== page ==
The market value of the world’s equities has risen above the dollar value of the global economy, which some investors say is a sign of overheated markets. Total stock-market capitalization reached $87.83 trillion on Sunday, compared with the 2019 gross domestic product of all countries at $87.75 trillion. With this, stock values have returned to where they were earlier this year, even though the Covid-19 pandemic has dragged many countries into recession.
This is not that surprising given that US GDP never really recovered from the housing bubble / financial crisis Q4 2007 – Q2 2009. And all the money printed via QE only created massive asset bubbles, not a vibrant economy.
Neel Kashkari doubles down on a zero velocity strategy.
The U.S. dollar’s decline may be just getting started, according to a widely-watched technical indicator. The Bloomberg Dollar Spot Index, which tracks the greenback against 10 of its major peers, formed a death cross pattern on Friday, with its 50-day moving average dropping below its 200-day one. The gauge has tumbled more than 3% this month amid concern over the spread of the coronavirus in the U.S. and wrangling between lawmakers over the next stimulus package.
But against gold …
(Bloomberg) — Bond investors keep getting bombarded with fresh reasons to stay bullish after another record-breaking week in Treasuries.
As the five-year yield plumbs near all-time lows, the 10-year benchmark is again testing levels notched in the depths of the pandemic despair. Leveraged-funds keep pulling back their bearish bets to the lowest since early 2018.
With U.S-China tensions raging again, Wall Street is telling clients to stay constructive and investors are finding it tough to wager against securities they deem the most overvalued in decades.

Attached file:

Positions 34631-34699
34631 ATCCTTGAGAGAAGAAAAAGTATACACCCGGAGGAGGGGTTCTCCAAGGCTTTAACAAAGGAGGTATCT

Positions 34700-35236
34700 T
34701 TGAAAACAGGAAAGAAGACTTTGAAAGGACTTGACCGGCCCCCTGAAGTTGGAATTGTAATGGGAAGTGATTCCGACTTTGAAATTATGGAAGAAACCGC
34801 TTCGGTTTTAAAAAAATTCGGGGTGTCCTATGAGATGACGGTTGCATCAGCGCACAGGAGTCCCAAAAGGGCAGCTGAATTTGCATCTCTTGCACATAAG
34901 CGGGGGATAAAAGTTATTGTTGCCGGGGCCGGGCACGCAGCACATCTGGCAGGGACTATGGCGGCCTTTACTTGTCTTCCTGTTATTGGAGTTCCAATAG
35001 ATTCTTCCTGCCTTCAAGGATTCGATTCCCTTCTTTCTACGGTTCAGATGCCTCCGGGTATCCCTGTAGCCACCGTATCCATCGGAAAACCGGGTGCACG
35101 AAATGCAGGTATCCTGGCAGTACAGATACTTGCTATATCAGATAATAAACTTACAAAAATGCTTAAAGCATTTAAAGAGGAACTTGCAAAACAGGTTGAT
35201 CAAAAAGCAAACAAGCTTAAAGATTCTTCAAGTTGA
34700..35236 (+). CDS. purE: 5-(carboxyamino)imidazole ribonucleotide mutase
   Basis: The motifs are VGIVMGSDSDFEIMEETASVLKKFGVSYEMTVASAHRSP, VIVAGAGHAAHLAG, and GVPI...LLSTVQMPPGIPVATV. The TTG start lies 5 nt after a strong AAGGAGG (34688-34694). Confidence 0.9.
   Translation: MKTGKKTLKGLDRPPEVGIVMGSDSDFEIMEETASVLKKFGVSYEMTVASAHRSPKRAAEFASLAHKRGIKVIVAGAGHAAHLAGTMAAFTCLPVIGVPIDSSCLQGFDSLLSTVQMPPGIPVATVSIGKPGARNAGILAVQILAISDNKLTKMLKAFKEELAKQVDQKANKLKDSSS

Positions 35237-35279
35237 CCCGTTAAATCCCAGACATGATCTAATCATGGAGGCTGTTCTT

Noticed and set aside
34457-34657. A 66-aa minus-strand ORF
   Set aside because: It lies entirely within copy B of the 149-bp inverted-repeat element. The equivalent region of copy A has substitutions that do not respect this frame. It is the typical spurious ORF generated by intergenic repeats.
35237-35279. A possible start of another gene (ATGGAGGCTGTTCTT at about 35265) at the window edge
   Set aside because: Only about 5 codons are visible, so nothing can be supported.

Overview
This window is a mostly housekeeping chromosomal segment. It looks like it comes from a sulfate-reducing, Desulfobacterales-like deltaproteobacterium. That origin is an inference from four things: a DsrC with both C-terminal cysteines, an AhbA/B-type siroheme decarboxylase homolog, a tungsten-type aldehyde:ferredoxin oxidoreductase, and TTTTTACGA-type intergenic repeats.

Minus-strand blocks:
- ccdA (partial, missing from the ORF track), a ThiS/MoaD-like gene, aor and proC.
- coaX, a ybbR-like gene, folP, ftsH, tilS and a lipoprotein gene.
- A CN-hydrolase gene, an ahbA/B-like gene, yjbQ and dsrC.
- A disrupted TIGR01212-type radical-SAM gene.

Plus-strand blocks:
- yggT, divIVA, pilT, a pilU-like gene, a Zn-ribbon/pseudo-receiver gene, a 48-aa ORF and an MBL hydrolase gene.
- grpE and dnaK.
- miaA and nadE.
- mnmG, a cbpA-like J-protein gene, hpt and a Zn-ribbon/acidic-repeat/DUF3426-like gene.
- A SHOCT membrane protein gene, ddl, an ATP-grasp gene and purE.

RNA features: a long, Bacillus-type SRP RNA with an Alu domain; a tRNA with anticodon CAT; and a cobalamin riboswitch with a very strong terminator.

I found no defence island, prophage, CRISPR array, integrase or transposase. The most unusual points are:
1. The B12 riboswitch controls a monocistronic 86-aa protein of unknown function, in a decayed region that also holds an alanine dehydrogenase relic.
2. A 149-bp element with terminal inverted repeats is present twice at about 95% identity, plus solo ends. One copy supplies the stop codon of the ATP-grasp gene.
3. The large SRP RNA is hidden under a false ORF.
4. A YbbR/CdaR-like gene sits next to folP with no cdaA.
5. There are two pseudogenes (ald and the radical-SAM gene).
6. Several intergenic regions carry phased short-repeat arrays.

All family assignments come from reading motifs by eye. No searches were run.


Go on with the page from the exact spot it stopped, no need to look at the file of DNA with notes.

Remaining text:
And Fed policies are likely to keep Treasuries yielding less than the inflation rate.
According to the Atlanta Fed’s GDPNow forecast of Q2 GDP, US GDP is expected to sink -34.7% QoQ. With the blistering growth in M2 Money Stock, the result is a historic low below a reading of 1 … at 0.7.
Let’s see where are today. The Federal Reserve is printing money at a rate of 25% YoY. Meanwhile, the Atlanta Fed GDPNow forecast for Q2 is -34.7% QoQ. This will be the WORST M2 velocity is history.
Even worse, the 10 year Treasury yield is near its all time low (orange box). Meaning that mortgage rates are near their all-time low as well.
Meanwhile, The Federal Reserve is merrily purchasing corporate bonds … with the largest two of the top four purchases being German automakers, Volkswagen and Daimler (Mercedes). Japanese auto maker Toyota is at 6th and German automaker BMW is at 8th.
Negative M2 velocity and The Fed buying foreign bonds? Add in Joe Biden’s Federal spending wish list of over $10 TRILLION …
Yes, there are many central banks around the globe. But the US Federal Reserve is leading the way with a staggering 24.9% YoY growth in M2 Money Stock. M2 growth barely exceeded 10% during the US financial crisis and Great Recession.
In terms of Treasury holdings, the Fed is beating all other major central banks.
“It is possible, though not certain,” that the Fed will implement yield-curve control, they wrote on the Brookings Institution website, laying out testimony delivered Friday to the House Select Subcommittee on the Coronavirus Crisis.